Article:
Bill Text: CA SB323 | 2015-2016 | Regular Session | Introduced


Bill Title: Nurse practitioners.

Spectrum: Partisan Bill (Democrat 2-0)

Status: (Introduced) 2015-02-24 - From printer. May be acted upon on or after March 26. [SB323 Detail]

Download: California-2015-SB323-Introduced.html
BILL NUMBER: SB 323	INTRODUCED
	BILL TEXT


INTRODUCED BY   Senator Hernandez
   (Principal coauthor: Assembly Member Eggman)

                        FEBRUARY 23, 2015

   An act relating to healing arts.


	LEGISLATIVE COUNSEL'S DIGEST


   SB 323, as introduced, Hernandez. Nurse practitioners.
   The Nursing Practice Act provides for the licensure and regulation
of nurse practitioners by the Board of Registered Nursing.
   This bill would make legislative findings and declarations with
respect to the importance of care provided by nurse practitioners.
   Vote: majority. Appropriation: no. Fiscal committee: no.
State-mandated local program: no.


THE PEOPLE OF THE STATE OF CALIFORNIA DO ENACT AS FOLLOWS:

  SECTION 1.  The Legislature finds and declares all of the
following:
   (a) Nurse practitioners are a longstanding, vital, safe,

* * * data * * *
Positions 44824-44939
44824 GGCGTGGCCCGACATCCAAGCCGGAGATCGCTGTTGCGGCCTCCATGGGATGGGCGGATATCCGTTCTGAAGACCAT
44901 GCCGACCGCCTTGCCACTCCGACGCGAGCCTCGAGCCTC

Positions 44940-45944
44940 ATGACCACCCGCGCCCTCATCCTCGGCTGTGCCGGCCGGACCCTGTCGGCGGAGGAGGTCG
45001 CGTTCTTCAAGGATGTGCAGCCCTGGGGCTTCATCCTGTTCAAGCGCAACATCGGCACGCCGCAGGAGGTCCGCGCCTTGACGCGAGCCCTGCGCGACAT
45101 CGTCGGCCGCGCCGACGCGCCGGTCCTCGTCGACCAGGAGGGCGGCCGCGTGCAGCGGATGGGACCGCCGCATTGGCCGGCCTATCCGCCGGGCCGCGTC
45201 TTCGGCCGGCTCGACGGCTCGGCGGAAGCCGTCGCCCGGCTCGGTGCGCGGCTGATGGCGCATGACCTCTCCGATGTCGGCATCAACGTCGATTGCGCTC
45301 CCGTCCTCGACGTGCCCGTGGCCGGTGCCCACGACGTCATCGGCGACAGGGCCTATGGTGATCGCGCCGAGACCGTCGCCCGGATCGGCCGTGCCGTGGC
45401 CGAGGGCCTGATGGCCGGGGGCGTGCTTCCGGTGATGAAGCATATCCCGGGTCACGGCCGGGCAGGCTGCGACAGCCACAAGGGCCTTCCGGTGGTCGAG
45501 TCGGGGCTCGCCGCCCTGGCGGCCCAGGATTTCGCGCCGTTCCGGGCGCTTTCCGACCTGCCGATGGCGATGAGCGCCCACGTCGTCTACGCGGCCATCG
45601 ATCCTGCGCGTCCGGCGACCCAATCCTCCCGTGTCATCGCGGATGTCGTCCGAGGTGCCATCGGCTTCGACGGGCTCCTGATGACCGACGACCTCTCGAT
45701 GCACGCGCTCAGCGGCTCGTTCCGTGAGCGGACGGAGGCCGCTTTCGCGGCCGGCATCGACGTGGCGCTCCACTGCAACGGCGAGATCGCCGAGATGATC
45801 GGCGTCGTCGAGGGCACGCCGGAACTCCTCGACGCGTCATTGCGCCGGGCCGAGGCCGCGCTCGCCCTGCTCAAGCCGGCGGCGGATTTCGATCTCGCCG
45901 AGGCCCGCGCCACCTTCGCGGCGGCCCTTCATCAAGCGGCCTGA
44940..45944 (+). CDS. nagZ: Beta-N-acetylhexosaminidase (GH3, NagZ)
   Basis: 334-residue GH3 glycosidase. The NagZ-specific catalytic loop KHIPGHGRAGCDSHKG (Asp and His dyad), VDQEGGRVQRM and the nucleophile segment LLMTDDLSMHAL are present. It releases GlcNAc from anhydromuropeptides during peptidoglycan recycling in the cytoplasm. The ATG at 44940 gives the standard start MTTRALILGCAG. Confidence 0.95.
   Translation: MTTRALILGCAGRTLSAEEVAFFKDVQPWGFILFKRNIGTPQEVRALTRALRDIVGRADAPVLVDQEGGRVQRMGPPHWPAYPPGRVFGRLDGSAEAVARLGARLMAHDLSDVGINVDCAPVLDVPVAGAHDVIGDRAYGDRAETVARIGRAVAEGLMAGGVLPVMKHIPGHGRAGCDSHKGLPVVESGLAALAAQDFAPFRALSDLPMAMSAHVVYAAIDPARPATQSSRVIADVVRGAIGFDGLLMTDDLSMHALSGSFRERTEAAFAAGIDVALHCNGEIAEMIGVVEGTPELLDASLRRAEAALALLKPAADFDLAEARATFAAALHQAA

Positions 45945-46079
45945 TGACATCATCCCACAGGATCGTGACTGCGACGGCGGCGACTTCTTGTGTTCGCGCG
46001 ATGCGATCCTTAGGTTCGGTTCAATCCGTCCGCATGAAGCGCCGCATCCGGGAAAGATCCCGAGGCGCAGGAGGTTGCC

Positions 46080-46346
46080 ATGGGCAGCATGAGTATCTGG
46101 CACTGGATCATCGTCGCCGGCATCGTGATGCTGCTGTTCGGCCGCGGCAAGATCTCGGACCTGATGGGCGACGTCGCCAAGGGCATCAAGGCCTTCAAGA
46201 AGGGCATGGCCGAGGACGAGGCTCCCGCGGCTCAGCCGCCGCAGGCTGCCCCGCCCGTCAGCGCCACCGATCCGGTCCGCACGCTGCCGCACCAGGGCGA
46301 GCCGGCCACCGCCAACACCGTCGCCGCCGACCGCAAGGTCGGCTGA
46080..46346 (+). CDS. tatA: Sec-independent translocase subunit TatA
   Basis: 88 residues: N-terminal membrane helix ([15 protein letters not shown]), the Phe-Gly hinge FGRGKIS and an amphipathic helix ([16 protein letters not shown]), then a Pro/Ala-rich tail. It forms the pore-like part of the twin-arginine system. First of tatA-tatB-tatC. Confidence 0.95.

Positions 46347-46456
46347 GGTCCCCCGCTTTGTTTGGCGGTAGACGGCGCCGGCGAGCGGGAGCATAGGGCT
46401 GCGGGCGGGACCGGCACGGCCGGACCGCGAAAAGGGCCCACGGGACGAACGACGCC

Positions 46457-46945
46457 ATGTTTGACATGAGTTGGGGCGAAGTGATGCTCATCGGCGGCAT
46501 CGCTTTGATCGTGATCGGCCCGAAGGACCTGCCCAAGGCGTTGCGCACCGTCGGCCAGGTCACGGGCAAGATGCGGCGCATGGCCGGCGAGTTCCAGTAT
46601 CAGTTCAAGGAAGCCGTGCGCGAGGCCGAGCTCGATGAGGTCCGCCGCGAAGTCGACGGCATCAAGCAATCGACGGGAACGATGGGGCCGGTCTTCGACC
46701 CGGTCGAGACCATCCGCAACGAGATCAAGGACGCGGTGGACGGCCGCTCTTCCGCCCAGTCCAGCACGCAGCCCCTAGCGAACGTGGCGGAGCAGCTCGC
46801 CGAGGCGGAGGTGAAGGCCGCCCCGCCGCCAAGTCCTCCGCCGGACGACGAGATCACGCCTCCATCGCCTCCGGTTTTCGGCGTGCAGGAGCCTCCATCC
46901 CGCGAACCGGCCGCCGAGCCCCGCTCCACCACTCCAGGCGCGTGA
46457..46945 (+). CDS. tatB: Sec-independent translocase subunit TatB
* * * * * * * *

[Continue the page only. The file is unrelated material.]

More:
effective, and important part of the state's health care delivery
system. They are especially important given California's shortage of
physicians, with just 16 of 58 counties having the federally
recommended ratio of physicians to residents.
   (b) Nurse practitioners will play an especially important part in
the implementation of the federal Patient Protection and Affordable
Care Act (Public Law 111-148), which will bring an estimated five
million more Californians into the health care delivery system,
because they will provide for greater access to primary care services
in all areas of the state. This is particularly true for patients in
medically underserved urban and rural communities.
   (c) Due to the excellent safety and efficacy record that nurse
practitioners have earned, the Institute of Medicine of the National
Academies has recommended full practice authority for nurse
practitioners. Currently, 20 states allow nurse practitioners to
practice to the full extent of their training and education.
   (d) Furthermore, nurse practitioners will assist in addressing the
primary care provider shortage by removing delays in the provision
of care that are created when dated regulations require a physician's
signature or protocol before a patient can initiate treatment or
obtain diagnostic tests that are ordered by a nurse practitioner.
                    
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